Snow removal is not one-size-fits-all. You can do it better, cheaper and pollution-free.
Do you shovel your own sidewalks or hire a snow removal service? Does your business shovel snow at the entrance? Do you provide snow removal services for hire? If the answer is “yes” to any of these questions, keep reading and learn about ways to keep sidewalks, entryways, parking lots and driveways safe in winter while saving money and reducing water pollution.
Water pollution from salt (or chlorides) is widespread in the Twin Cities and the vast majority comes from de-icers used in winter maintenance. As little as a single teaspoon of salt pollutes five gallons of water, the equivalent of a 50-pound bag of salt polluting 10,000 gallons of water. Salt becomes invisible shortly after it is applied because it dissolves and becomes difficult and costly to remove. This is significant because prevention is the only feasible way to protect our clean water.
Whether you do it yourself or hire a snow removal service, pollution-free winter maintenance is a skill. And it doesn’t take long to find out what you need to know.
Who are you? Do you…
- Do-it-yourself? Even sand for traction has environmental impacts. Stay on top of winter maintenance and become a neighborhood leader after watching this 15-minute video Improved Winter Maintenance: Good Choices for Clean Water.
- Hire a snow removal service? Choose one that is certified by the Minnesota Pollution Control Agency in Level 1–Snow and Ice Control Best Practices, OR ask your current provider to become certified.
- Expect employees to clear snow at your place of business? Entryways are notorious for overapplication of salt, even when more isn't better. This 19-minute video was developed with the University of Minnesota especially for small sites, such as entryways, where safety really matters: Winter Maintenance for Small Sites. If possible, make this a part of staff training and orientation.
- Work for a snow removal service? Expand your skills and marketing potential by becoming certified by the Minnesota Pollution Control Agency in Level 1–Snow and Ice Control Best Practices.
© 2013 Mississippi Watershed Management Organization, all rights reserved. Reprinted with permission.
Tips to minimize salt use
Shovel. The more snow and ice you remove manually, the less salt you will have to use and the more effective it can be. Whether you use a shovel, snow blower, snow plow, or ice scraper, get out there as early as you can and keep up with the storm. You may even decide that salt isn't needed.
15°F is too cold for salt. Most salts stop working at this temperature. Use sand instead for traction, but remember that sand does not melt ice. Use the reference table below to apply the correct product for the conditions.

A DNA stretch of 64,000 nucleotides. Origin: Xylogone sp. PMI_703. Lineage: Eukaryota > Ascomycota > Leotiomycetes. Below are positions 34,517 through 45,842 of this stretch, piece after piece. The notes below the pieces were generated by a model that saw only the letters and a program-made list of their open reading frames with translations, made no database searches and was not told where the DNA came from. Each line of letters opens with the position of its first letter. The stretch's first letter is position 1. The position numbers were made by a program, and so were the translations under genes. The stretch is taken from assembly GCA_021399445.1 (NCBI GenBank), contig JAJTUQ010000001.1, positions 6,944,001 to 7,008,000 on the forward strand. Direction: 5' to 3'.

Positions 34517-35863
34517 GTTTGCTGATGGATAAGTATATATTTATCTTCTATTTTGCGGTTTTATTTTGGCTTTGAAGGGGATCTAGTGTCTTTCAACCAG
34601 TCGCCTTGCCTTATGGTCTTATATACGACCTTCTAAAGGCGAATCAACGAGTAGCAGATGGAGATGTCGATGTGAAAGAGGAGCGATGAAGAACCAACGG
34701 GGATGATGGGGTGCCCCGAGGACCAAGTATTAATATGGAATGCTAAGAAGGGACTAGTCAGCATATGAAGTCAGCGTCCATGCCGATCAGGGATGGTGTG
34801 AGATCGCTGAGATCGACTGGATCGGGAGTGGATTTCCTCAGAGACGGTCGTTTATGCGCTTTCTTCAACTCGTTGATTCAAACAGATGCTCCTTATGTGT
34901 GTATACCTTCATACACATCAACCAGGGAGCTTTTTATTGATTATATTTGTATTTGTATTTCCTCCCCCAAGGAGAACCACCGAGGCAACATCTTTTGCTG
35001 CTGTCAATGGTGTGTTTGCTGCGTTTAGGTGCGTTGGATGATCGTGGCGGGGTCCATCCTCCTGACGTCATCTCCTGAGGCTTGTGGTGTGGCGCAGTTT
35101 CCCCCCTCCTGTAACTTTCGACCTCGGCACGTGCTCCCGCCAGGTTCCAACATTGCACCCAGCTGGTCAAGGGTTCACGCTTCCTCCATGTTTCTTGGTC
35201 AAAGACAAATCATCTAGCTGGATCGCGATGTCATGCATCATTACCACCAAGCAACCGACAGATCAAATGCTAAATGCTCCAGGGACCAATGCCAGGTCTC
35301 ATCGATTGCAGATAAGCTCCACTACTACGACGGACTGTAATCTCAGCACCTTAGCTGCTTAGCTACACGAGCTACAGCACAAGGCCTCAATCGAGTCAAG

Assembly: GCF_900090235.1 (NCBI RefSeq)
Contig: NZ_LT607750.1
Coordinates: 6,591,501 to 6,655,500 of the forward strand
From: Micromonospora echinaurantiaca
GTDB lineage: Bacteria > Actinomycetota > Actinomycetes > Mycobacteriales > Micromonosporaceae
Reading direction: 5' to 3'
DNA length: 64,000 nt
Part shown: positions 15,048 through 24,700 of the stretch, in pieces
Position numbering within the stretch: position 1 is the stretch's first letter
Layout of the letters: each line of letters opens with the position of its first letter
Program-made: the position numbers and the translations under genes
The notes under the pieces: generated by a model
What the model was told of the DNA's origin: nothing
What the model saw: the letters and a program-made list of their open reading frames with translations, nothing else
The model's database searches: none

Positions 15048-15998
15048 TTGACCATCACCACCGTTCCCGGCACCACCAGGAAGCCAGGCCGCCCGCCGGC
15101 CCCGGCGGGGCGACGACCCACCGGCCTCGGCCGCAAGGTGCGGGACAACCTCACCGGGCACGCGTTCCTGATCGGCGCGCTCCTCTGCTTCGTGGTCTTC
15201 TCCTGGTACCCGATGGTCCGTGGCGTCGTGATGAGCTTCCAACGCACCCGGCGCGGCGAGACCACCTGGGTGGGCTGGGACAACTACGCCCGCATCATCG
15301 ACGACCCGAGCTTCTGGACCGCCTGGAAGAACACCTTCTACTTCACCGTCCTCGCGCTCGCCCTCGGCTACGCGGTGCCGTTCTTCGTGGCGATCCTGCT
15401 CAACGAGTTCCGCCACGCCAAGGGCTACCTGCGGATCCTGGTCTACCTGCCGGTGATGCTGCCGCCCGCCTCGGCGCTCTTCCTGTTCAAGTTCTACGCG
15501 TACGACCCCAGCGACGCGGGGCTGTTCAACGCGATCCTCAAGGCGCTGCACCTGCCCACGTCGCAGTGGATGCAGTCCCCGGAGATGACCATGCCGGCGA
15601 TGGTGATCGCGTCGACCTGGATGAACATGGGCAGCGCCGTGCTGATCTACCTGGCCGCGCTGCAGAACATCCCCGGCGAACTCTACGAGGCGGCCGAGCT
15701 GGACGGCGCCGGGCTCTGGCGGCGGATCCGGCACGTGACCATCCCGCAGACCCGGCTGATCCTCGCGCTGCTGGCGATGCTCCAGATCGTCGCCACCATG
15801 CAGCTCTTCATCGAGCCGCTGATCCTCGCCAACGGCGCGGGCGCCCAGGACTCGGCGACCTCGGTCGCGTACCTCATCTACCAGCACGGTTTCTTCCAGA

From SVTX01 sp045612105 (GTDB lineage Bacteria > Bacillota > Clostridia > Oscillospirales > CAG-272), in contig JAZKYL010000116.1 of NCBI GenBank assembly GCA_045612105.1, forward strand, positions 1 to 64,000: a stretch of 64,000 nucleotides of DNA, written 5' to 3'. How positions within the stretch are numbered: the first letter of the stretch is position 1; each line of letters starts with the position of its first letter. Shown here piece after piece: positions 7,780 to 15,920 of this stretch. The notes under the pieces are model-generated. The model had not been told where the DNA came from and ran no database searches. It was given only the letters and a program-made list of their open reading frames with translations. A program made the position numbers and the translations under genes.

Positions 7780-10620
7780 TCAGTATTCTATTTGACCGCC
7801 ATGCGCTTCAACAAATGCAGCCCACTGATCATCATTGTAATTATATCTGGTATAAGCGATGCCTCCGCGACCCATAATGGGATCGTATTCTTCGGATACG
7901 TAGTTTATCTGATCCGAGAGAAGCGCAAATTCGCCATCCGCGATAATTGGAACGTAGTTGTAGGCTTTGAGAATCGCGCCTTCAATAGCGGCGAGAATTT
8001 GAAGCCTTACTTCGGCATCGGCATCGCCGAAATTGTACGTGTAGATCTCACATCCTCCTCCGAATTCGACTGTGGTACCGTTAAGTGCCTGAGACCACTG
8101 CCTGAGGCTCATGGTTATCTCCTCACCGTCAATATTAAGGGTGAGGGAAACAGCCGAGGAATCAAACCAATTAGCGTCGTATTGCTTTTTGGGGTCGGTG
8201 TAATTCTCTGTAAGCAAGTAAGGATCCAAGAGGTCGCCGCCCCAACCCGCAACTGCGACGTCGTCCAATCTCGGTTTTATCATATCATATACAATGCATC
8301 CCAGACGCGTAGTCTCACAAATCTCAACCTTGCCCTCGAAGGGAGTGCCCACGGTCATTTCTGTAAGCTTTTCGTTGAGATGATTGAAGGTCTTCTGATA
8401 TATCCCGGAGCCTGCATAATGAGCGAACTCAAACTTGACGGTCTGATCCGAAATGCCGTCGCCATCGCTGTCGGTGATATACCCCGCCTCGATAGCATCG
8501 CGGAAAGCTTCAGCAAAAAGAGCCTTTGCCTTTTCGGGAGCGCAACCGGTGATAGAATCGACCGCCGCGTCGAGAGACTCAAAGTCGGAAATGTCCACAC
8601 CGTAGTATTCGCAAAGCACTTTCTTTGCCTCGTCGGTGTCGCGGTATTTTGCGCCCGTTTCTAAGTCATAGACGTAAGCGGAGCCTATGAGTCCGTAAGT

Slow down. Drive for the conditions and make sure to give plow drivers plenty of space to do their work.
Be patient. Just because you don't see salt on the road doesn't mean it hasn't been applied. These products take time to work.
More salt does not mean more melting. Use less than 4 pounds of salt per 1,000 square feet (an average parking space is about 150 square feet). One pound of salt is approximately a heaping 12-ounce coffee mug. Consider purchasing a hand-held spreader to help you apply a consistent amount.
Sweep up extra. If salt or sand is visible on dry pavement it is no longer doing any work and will be washed away. Use this salt or sand somewhere else or throw it away.
Watch a video. This video, produced by the Mississippi River Watershed Management Organization, provides tips to homeowners about more environmentally friendly snow and ice removal: Improved Winter Maintenance: Good Choices for Clean Water
Share a brochure. Read and pass along Nine Mile Creek Watershed District's brochure about residential snow and ice care: Residential snow and ice care (Nine Mile Creek Watershed District)
Check out other resources. If you are responsible for snow and ice removal somewhere other than your home, please check out our training and resources tab.
Know about the salt product
Salts can range from simple table salt to calcium chloride. Salts are used because they are able to decrease the freezing point of water. Whatever product you chose, make sure you know at what temperature it stops working. We recommend using the table below as labels may be misleading. Note that pavement temperatures are usually warmer than air temperatures. To find out the pavement temperature near you, search the Road Weather Information Service.
Training video: Improved winter maintenance - Good choices for clean water
No salt, or very little salt, is needed if you've done a good job of snow removal. This 15-minute video offers easy tips about tools, techniques, and products that you can use to keep your driveways and sidewalks safe while protecting our waters.
The MPCA gives special thanks to the Mississippi Watershed Management Organization for producing this video.